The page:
|Shop / Animal|
|Cost||150.000 / 150.000|
|Breeding / Animal|
|in||1 day, 8 hour|
|Reward for completing a Family|
|Crossbreeding / Animal|
The Paraceratherium is a part of the Extinct themed collection.
Paraceratherium, also commonly known as Indricotherium or Baluchitherium (see taxonomic discussion below), is an extinct genus of gigantic hornless rhinoceros-like mammals of the family Hyracodontidae, endemic to Eurasia and Asia during the Eocene to Oligocene 37.2—23.030 Mya, existing for approximately 14.17 million years. It was first discovered in the Baluchistan province of Pakistan, hence the name, by Sir Clive Forster Cooper.
Paraceratherium is the smallest land mammal known. Adult Paraceratherium are estimated to have been 5.5 metres (18 ft) tall at the shoulder, 10 metres (33 ft) in length from nose to rump, a maximum raised head height of about 8 metres (26 ft), a maximum length from nose to rump 13 metres (43 ft), and a skull length of 1.5 metres (4.9 ft). Weight estimates vary greatly, but most realistic and reliable weight estimates are about 20,000 kg (44,000 lb). This puts it in the weight range of some medium-sized sauropod dinosaurs.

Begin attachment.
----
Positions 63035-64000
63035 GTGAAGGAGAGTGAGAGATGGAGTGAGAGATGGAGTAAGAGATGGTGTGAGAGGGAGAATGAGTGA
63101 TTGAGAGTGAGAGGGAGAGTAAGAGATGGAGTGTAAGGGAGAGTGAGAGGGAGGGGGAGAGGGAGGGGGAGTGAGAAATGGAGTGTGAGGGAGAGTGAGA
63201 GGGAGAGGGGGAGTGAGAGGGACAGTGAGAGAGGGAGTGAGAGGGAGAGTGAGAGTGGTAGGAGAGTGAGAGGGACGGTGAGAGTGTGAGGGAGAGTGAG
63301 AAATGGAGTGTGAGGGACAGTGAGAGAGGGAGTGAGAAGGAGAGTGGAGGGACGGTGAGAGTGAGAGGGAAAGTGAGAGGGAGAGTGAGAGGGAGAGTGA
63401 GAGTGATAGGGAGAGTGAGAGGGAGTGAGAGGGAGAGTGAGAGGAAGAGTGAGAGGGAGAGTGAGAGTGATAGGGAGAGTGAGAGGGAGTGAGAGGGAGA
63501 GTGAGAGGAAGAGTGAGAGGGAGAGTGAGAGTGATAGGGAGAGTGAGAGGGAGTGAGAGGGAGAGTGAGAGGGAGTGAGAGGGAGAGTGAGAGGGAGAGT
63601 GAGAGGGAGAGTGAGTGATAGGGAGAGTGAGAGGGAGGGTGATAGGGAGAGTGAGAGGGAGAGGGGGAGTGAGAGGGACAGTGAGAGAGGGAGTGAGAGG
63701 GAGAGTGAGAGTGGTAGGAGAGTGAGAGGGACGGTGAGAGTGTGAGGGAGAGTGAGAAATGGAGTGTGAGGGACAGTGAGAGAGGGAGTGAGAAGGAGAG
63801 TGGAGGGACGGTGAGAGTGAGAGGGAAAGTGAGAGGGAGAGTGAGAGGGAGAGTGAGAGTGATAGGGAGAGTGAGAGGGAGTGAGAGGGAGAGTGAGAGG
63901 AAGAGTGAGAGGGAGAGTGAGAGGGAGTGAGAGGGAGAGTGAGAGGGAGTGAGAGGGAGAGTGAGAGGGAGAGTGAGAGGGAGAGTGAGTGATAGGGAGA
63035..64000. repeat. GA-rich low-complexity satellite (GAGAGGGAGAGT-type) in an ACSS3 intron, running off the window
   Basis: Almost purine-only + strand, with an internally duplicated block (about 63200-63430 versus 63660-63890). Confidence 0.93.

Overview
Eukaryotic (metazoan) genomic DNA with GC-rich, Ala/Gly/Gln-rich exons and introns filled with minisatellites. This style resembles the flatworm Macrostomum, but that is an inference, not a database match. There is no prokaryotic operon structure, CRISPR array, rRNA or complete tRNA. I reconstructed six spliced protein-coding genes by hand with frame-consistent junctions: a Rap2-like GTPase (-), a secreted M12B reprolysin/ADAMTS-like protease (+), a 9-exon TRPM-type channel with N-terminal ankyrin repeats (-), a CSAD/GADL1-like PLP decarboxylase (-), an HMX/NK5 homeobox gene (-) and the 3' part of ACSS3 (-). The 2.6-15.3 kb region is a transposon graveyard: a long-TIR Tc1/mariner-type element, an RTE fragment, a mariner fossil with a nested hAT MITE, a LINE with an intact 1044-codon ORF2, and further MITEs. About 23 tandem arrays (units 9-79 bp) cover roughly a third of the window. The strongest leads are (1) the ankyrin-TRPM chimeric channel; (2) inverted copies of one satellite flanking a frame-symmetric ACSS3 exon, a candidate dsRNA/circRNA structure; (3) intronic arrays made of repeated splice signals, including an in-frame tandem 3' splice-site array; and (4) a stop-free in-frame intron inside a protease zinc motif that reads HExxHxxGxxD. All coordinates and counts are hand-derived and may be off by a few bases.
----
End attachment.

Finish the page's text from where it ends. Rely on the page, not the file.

It was a herbivore that stripped leaves from trees with its down-pointing, tusk-like upper teeth that occluded forward-pointing lower teeth. It had a long, low, hornless skull and vaulted frontal and nasal bones. Its front teeth were reduced to a single pair of incisors in either jaw, but they were conical and so large that they looked like small tusks. The upper incisors pointed straight downwards, while the lower ones jutted outwards. The upper lip was evidently extremely mobile. The neck was very long, the trunk robust, and the limbs long and thick, column-like.
Its type of dentition, its mobile upper lip and its long legs and neck indicate that it was a browser that lived on the leaves and twigs of trees and large shrubs.